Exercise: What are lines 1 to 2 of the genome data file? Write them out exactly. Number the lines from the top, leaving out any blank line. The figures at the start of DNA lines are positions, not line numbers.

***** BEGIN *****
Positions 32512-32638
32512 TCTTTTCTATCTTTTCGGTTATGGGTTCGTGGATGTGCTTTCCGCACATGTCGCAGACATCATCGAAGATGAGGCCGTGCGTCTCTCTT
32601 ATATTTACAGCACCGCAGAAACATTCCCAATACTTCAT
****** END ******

Positions 32512-32638
32512 TCTTTTCTATCTTTTCGGTTATGGGTTCGTGGATGTGCTTTCCGCACATGTCGCAGACATCATCGAAGATGAGGCCGTGCGTCTCTCTT